Rav Boruch Ber asked him to relay a strong message to the Knessiah regarding the Partition Plan of Palestine. Although he refrained from involvement in politics, Agudas Yisrael and its projects were above politics and therefore Rav Boruch Ber supported its efforts, as did his rebbi Rav Chaim Brisker in the organization’s initial stage.
Along with the sweeping scenes of so many leaders assembled together, Reb Menashe also remembers a quieter incident. “During our stay in Marienbad, Rav Elchonon was discussing an issue with Rav Moshe Blau and a child approached with a pushke, soliciting them for funds on behalf of Keren Kayemeth L’Yisrael. Rav Elchonon refused to give to this cause, but Rav Moshe Blau put a few coins in the boy’s pushke. Rav Elchonon, who was known for his opposition to Zionism, questioned Rav Blau’s actions. Rav Blau replied: “I am not supporting the Zionists at all; I am teaching this young boy how to give tzedakah.”
After the Knessiah, Menashe enrolled in the Mirrer Yeshivah. “I had heard so much about Mir and wanted to go learn there,” he says. “My chavrusas there were Leibel Bakst and Shmuel Berenbaum. Reb Leib remembered the late mashgiach Rav Yerucham Levovitz’s shmuessen and shared the lessons with me.” Reb Menashe begins to grow emotional as he continues. “Why was Rav Leib mekarev me?” he asked rhetorically. “Perhaps because I was an ‘auslander’ and he felt it was his duty to lift me up.”
Reb Menashe would maintain a lifelong relationship with Rav Leib Bakst and other “alte Mirrers.” “In the Mir they all took each other very seriously,” he says. “It was a very healthy atmosphere. The bochurim were ambitious and at the same time respectful of each other.”
His eyes light up as he recalls one particular shmuess. “The mashgiach, Rav Chatzkel [Levenstein], would say before the Yamim Noraim that you shouldn’t raise your voice in fervor as you daven because it might make your neighbor uncomfortable.” He pauses for a few seconds and says, “That was the Mir. Everyone really cared about each other.”
Reb Menashe returned to Denmark prior to Pesach of 1939 as war threatened on the horizon. In April 1940, the Nazis occupied Denmark after a swift two-hour battle. In a rare policy move, the occupation was very light and they allowed the Danish government to stay in place, and the sovereign King Christian X remained in power.
Under the Nazi shadow, Christian X maintained his famous regimen of a daily horseback ride through the city. Reb Menashe recalls waving to the king and the measure of confidence such encounters provided to the apprehensive Jews of Copenhagen. The Danish government continually resisted the Nazi demands in regard to Jewish Danish citizens, until the local government disbanded in 1943.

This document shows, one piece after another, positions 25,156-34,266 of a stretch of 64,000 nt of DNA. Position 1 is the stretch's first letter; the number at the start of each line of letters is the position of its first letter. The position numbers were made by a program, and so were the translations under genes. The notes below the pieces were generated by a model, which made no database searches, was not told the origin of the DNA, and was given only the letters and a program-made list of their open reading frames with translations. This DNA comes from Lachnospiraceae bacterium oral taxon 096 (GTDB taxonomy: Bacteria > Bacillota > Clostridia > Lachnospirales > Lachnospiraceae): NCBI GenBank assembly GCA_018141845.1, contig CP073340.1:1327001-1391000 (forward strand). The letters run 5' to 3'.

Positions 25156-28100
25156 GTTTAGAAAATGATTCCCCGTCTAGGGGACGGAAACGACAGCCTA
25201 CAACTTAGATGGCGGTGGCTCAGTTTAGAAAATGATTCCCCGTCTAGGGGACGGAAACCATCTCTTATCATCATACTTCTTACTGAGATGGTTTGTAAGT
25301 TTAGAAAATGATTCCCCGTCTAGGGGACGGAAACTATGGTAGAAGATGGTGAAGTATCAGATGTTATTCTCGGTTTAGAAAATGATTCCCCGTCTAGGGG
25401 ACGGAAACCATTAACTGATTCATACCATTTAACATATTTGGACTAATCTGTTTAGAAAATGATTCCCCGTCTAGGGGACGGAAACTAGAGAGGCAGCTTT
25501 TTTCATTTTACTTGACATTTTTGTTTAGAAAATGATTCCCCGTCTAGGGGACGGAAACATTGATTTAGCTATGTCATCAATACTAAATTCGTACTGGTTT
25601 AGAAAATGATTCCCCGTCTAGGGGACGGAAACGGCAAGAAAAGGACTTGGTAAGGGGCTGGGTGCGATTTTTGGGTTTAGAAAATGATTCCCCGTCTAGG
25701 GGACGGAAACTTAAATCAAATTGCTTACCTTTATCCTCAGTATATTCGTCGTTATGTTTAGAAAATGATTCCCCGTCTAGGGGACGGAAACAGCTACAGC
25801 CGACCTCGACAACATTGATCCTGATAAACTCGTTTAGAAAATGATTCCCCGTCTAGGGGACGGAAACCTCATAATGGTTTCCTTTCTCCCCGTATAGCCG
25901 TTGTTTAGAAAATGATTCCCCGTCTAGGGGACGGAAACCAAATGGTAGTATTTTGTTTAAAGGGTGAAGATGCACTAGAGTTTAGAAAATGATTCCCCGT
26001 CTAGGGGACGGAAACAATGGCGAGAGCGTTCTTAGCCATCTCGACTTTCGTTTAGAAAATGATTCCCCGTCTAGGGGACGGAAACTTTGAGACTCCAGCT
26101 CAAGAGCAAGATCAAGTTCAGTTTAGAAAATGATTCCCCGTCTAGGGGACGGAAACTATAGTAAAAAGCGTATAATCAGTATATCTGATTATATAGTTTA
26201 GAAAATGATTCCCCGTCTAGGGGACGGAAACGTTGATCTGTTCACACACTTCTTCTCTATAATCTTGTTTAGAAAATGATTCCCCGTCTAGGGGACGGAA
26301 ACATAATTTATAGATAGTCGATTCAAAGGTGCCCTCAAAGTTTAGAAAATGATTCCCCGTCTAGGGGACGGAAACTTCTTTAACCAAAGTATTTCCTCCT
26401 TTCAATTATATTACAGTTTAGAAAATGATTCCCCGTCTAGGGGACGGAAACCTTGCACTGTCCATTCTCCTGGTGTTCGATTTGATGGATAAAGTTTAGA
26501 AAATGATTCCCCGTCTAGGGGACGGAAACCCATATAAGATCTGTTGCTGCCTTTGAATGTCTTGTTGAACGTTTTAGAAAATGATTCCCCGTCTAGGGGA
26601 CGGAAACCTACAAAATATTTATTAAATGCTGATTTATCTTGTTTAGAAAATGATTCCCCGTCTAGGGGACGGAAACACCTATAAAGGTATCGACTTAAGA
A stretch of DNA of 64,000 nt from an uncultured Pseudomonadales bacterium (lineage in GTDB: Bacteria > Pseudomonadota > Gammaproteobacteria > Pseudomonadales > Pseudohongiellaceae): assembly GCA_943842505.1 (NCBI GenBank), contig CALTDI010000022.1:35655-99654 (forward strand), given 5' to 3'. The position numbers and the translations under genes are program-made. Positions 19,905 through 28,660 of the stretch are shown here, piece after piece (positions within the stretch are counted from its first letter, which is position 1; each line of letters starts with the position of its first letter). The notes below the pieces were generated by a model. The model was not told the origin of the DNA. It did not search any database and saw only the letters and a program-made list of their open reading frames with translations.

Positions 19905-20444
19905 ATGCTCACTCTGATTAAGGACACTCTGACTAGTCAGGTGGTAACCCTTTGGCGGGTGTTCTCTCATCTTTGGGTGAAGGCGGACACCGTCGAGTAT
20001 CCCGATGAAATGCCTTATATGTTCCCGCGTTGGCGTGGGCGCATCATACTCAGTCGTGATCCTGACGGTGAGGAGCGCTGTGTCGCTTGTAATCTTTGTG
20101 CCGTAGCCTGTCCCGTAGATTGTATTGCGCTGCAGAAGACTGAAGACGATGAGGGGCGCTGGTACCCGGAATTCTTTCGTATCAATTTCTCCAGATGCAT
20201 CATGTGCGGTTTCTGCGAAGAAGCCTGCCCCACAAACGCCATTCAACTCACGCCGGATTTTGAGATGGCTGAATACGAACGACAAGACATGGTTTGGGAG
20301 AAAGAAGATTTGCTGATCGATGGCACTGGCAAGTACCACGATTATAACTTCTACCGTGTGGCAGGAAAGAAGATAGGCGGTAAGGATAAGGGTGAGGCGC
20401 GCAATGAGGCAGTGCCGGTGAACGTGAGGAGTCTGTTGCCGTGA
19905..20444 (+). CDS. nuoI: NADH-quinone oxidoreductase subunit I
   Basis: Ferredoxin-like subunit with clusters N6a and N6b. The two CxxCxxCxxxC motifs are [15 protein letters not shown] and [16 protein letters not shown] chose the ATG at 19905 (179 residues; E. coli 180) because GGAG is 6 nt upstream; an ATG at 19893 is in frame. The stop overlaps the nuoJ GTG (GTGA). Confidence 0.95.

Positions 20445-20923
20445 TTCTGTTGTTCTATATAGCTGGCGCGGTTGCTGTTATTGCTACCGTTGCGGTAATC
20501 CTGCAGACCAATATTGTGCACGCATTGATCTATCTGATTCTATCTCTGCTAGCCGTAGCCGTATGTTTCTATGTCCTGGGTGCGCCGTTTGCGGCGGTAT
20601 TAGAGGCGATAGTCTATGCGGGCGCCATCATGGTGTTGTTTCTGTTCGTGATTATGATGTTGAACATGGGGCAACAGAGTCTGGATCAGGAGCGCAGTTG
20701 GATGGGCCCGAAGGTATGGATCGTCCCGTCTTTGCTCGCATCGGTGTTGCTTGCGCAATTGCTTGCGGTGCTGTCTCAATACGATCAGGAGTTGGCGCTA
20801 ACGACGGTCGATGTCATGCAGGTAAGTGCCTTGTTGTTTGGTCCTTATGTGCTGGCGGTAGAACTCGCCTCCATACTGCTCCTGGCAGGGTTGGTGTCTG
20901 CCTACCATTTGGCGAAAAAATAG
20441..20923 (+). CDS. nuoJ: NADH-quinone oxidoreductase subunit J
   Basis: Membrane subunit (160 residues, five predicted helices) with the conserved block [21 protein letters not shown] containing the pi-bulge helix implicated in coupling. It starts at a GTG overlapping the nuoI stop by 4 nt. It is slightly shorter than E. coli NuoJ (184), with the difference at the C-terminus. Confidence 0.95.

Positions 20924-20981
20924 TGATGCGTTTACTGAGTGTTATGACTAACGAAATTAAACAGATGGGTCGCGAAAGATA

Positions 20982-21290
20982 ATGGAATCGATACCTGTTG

With the Nazis now in full control, the deportation of Danish Jewry was imminent. Then, in the days prior to Rosh Hashanah, the community sprang into action, assisted by Danish civilians and members of the resistance. In a secret operation commencing on Rosh Hashanah, more than 7,000 Jews were evacuated across the Øresund Strait to neutral Sweden, escaping Nazi clutches by hiding in the bowels of fishing boats. Menashe Winkler, his mother and new wife, were among those who experienced this personal “Kri’as Yam Suf.”
In 1945, the Winklers and thousands of their Danish compatriots returned to Copenhagen, where the local Danes welcomed them at the port with banners and flowers. While the Winklers would ultimately settle in the United States, Reb Menashe is proud of his Danish heritage. True, he may not have experienced the famous rescue of the Mir Yeshivah, but he merited his own equally miraculous salvation.
While the stories of Christian X wearing a yellow star on his clothes have been debunked by historians, he did show solidarity toward his community. After rumors began circulating that the Germans would demand the deportation of Denmark’s Jews, he wrote in his diary: “I stated that I could not meet such a demand toward Danish citizens. If such a demand is made, we would best meet it by all wearing the Star of David.”
(Originally featured in Mishpacha, Issue 854)